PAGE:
On-Site Magazine

Construction investment strong in September amid quarterly declines

By Adam Freill   

Commercial Construction Industrial Institutional Residential

Commercial building construction investment continues on a slow slide while residential growth strikes in the multi-unit sector.

Investment in non-residential building construction, September 2023. (Source: Statistics Canada, Table 34-10-0175-01–Investment in Building Construction.)

A 0.2 per cent dip in the commercial segment was the only slip to be found as investment in building construction increased 5.3 per cent across Canada in September. The $18.9 billion posted resulted from a 7.3 per cent jump in residential spending, which came in at $12.9 billion, and a 1.2 per cent increase in the non-residential sector, which reached $6.0 billion.

Growth in residential investment was driven by Ontario, which rose almost seven per cent, Quebec’s rise of more than nine per cent, Alberta’s 10.6 bump, and a whopping 34 per cent spike in Manitoba.

Looking at the national picture, single-family home investment increased 6.4 per cent to $6.3 billion in September, while multi-unit construction rose 8.2 per cent, to land at $6.6 billion for the month. All provinces reported gains in that component.

In the non-residential world, institutional investment was the key driver, rising 4.3 per cent to $1.5 billion. Ontario’s 11.4 per cent gain led the way as a large hospital renovation in Toronto and the construction of a correctional facility in Thunder Bay contributed to growth in the province.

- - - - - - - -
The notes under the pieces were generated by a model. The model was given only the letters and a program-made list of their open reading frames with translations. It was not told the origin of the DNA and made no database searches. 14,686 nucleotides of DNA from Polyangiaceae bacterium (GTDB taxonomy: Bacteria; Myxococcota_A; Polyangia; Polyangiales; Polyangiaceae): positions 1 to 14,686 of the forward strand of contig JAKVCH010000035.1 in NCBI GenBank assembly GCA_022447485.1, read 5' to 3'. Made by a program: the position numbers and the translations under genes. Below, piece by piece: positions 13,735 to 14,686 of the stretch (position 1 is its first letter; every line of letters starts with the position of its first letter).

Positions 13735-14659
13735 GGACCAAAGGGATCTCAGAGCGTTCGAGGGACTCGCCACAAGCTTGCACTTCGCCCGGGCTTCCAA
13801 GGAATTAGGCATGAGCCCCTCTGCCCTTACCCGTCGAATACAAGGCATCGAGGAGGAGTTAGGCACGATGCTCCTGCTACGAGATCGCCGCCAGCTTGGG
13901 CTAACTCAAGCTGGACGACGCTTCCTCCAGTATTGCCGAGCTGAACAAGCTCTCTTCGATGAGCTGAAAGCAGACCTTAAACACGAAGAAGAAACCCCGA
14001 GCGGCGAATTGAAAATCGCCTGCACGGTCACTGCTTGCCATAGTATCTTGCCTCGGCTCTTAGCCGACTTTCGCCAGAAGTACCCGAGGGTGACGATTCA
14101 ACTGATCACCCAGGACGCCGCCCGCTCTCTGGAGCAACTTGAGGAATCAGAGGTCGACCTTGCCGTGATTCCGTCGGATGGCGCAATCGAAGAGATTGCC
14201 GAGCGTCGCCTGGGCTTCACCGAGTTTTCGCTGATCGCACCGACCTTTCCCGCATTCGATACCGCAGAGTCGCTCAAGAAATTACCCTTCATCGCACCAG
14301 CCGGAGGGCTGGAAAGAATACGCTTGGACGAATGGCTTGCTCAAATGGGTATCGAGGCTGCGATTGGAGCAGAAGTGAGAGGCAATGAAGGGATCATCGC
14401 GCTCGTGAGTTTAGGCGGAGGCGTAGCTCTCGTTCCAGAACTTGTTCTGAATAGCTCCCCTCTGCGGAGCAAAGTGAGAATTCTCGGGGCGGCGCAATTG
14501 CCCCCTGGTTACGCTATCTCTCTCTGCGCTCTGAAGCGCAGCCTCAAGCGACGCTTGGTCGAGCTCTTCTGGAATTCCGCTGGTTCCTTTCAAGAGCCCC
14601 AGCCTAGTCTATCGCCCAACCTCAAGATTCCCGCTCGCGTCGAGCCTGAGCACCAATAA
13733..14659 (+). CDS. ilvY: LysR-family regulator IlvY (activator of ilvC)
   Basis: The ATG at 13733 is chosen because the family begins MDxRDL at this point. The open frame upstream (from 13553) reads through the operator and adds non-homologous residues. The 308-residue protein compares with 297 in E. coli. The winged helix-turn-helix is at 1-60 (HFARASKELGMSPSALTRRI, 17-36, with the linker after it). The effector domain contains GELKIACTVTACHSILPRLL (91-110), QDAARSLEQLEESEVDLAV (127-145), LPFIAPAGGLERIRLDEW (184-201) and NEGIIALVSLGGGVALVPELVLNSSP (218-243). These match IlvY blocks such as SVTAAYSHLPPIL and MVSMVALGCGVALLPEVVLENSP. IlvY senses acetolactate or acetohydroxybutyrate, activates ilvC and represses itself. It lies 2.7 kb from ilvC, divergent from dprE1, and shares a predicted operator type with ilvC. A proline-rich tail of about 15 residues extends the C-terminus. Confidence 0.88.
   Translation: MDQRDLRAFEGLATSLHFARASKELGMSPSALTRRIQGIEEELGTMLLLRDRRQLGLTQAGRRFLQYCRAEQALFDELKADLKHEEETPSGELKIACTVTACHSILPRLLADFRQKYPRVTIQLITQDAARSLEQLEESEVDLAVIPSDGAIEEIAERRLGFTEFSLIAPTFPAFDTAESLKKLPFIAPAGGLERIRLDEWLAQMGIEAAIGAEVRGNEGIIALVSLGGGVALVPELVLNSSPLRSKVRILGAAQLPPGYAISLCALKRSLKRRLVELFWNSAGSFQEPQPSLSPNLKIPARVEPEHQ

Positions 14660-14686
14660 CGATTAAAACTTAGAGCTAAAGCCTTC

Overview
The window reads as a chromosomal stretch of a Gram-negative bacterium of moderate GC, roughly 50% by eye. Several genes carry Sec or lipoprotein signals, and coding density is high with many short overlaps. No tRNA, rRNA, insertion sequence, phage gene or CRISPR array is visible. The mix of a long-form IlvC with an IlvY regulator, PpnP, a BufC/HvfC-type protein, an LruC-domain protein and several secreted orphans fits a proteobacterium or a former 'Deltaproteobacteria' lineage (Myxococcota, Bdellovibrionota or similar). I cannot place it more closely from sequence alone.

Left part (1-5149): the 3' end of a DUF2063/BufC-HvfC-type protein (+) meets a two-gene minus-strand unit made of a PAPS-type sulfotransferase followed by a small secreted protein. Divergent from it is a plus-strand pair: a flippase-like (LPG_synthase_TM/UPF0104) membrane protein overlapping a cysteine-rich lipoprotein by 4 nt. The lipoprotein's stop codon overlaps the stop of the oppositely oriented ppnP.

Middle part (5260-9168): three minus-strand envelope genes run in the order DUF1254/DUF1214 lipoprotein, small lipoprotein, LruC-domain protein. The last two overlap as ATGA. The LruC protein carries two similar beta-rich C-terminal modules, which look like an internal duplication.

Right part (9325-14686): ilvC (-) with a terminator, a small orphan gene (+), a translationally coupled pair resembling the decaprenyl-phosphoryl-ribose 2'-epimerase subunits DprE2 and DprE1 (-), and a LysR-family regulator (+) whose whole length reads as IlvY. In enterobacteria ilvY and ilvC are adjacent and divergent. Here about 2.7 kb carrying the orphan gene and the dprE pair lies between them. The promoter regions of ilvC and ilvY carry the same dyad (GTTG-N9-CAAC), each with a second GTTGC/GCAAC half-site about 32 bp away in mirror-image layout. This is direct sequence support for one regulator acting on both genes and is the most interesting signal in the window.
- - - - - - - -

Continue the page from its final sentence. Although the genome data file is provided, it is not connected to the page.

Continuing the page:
Industrial construction investment increased 1.2per cent to $1.2 billion for the month. Despite stabilizing in recent months, industrial investment is still up more than 16 per cent from the same month last year.

The lone component to edge downward in September was commercial construction investment, which slipped marginally to $3.2 billion.

Taking a national look across the quarter, investment in building construction fell 2.8 per cent to $54.7 billion in the third quarter, the fourth consecutive quarterly decrease. Much of the Q3 loss can be attributed to the residential sector, which was down 4.4 per cent in the third quarter. The non-residential sector finished the quarter up by a half-per cent, reaching $17.9 billion.

Quarterly gains were posted in multi-unit construction investment, which edged up 0.1 per cent to $18.7 billion; institutional construction, which was up 2.4 per cent at $4.5 billion; and industrial construction investment, which nudged up 0.2 per cent to $3.7 billion. Commercial investment experienced a slim decrease of 0.3 per cent to sit at $9.8 billion.





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